Yesterday, I screwed up badly, when I unfairly mixed my journalistic and voluntary association responsibilities; in the process creating unwelcome stress for a public servant and for my fellow executive members at the voluntary association. (While in this case, the error is mine, I don’t think it is helpful to publicly identify the individual or association I wronged here — because that would simply add to the problem.)
The problem: I had technical/operational responsibilities for co-ordinating an event where a Government of Canada employee would be speaking. At the evening’s event, I identified myself, said I would be writing about her presentation and offered to give her the opportunity to review the story before publication, but on a short timeframe (as the coverage would be in our daily newspaper.)
She was somewhat taken aback by my request but agreed — and the next morning I wrote the story, asking her to respond if possible later in the day. She said she would need an extra day, and I agreed, and then she returned the story with changes, which I accepted.
All’s well . . . not.
Suddenly I received an email from her saying she had not received permission from her superiors to be quoted in the press and regretfully the story would have to be cancelled.
I pushed back, asserting journalistic independence and that the event wasn’t private — but I fear my real motivation was related to the “hole” that suddenly had appeared in the upcoming Ontario Construction News issue.
She, rightfully, responded with some anger, saying that in that case, she would need to rewrite the story to take out the departmental references and would get it to me in a day.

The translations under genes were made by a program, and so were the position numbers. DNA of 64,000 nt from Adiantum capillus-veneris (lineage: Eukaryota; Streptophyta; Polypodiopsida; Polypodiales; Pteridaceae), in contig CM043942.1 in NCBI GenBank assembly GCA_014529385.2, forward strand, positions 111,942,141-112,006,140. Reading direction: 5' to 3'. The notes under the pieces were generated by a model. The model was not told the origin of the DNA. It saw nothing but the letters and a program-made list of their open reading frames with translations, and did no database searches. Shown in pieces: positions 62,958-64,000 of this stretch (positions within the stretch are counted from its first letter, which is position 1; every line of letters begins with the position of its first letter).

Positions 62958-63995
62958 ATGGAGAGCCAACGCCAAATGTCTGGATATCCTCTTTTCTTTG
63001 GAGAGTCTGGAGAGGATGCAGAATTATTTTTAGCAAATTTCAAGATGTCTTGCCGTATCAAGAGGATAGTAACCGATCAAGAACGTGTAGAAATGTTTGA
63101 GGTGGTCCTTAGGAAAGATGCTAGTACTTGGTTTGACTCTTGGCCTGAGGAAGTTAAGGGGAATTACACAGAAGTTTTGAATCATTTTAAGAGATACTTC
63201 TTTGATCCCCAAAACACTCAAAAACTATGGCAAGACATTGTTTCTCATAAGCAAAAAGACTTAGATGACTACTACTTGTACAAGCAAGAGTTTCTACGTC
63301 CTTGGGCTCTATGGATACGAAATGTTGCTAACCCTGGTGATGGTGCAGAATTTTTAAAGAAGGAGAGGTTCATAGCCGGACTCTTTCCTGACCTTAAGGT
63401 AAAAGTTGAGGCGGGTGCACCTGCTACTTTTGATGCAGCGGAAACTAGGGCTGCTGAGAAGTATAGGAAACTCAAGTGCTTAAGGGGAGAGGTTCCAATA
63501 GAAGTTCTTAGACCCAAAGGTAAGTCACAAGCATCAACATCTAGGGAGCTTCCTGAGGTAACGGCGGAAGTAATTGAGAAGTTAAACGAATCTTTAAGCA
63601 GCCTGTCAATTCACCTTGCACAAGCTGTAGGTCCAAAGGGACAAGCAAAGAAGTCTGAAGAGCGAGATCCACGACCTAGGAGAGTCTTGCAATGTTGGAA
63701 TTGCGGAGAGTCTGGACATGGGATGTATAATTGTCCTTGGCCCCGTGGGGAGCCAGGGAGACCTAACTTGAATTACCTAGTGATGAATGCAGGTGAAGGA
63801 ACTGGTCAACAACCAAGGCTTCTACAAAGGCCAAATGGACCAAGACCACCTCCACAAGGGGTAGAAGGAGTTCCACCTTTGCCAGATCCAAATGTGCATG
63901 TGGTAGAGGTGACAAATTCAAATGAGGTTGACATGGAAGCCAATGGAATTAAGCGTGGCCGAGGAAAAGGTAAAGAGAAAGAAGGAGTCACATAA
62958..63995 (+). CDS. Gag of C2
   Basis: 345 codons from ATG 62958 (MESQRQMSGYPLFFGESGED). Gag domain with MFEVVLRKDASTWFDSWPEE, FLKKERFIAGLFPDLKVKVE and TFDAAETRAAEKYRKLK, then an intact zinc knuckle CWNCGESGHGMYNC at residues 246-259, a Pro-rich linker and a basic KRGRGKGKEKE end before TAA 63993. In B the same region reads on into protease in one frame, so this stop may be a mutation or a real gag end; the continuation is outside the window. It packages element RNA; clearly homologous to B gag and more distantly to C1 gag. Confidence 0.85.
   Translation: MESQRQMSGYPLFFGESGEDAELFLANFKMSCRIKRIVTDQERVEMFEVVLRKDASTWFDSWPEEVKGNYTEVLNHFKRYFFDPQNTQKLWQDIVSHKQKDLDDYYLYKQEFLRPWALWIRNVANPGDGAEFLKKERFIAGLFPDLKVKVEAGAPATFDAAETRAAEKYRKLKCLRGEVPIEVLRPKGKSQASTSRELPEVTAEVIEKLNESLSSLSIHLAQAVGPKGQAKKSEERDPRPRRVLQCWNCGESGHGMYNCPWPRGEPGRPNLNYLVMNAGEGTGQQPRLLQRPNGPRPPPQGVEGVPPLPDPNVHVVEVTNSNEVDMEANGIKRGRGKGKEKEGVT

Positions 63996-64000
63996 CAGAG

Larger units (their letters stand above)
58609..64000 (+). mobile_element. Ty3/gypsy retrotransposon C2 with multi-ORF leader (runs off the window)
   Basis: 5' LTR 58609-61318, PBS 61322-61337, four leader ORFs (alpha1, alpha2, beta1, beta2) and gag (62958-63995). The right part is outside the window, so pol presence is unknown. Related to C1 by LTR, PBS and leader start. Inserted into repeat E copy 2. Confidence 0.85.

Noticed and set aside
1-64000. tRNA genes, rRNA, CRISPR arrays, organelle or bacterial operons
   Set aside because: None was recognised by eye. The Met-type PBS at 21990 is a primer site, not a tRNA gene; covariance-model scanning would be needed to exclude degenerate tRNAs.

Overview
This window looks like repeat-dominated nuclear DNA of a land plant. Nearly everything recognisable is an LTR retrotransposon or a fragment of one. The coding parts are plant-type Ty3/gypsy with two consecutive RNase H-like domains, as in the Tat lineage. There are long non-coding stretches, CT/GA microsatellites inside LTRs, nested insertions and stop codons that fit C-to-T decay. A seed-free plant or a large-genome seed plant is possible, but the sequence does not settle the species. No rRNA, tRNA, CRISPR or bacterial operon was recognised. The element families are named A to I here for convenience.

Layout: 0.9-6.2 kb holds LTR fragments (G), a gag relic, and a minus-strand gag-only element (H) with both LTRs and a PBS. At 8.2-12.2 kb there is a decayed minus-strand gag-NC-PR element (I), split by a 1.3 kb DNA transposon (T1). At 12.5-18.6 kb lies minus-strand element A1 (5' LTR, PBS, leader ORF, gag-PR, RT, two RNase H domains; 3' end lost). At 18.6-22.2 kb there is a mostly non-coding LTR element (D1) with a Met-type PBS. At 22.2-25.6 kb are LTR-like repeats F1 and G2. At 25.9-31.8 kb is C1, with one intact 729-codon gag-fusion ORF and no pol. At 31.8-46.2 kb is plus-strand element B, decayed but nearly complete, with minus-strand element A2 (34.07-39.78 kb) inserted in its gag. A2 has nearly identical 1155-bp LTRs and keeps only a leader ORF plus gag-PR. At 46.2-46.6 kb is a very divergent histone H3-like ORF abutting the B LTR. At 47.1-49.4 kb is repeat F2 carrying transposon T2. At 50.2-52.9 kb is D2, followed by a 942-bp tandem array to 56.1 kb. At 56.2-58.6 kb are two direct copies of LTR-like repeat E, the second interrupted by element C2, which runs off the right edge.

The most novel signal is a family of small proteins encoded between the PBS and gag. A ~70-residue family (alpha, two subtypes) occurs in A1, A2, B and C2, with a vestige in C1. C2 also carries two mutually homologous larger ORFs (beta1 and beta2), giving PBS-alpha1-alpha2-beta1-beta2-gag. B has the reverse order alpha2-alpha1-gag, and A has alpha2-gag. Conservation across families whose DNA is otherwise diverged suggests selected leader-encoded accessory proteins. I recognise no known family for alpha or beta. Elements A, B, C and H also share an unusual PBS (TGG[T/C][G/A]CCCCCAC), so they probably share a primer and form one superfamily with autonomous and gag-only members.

I received some firm and not warm feedback from my fellow association executive members.
Then the light hit my thick skull. I was, indeed, wrong.
First, I had failed to give the person proper notice about my journalistic intents. Secondly, I failed to recognize the unreasonable bind I was causing this individual — as a public servant, she can’t freely speak to the media outside of significant constraints and operating rules.
Maybe I could have gotten away with my “journalistic imperative” if I was just an ordinary person who had purchased a ticket to the event — but I was key part of the organizing group who had invited her to speak.
As it is, my apology has been accepted and the speaker is continuing with her plans to write her own version of the story, though I will not press the matter and if it doesn’t arrive, certainly won’t complain about it.
In situations when we do wrong, apologies don’t erase the error that made the apology necessary. And generally, when we screw up, we can leave lasting scars and damage. Yet there is something to be said for accepting responsibility, mitigating the damage and learning lessons from the experience.
I was wrong. I hope I learned some important lessens.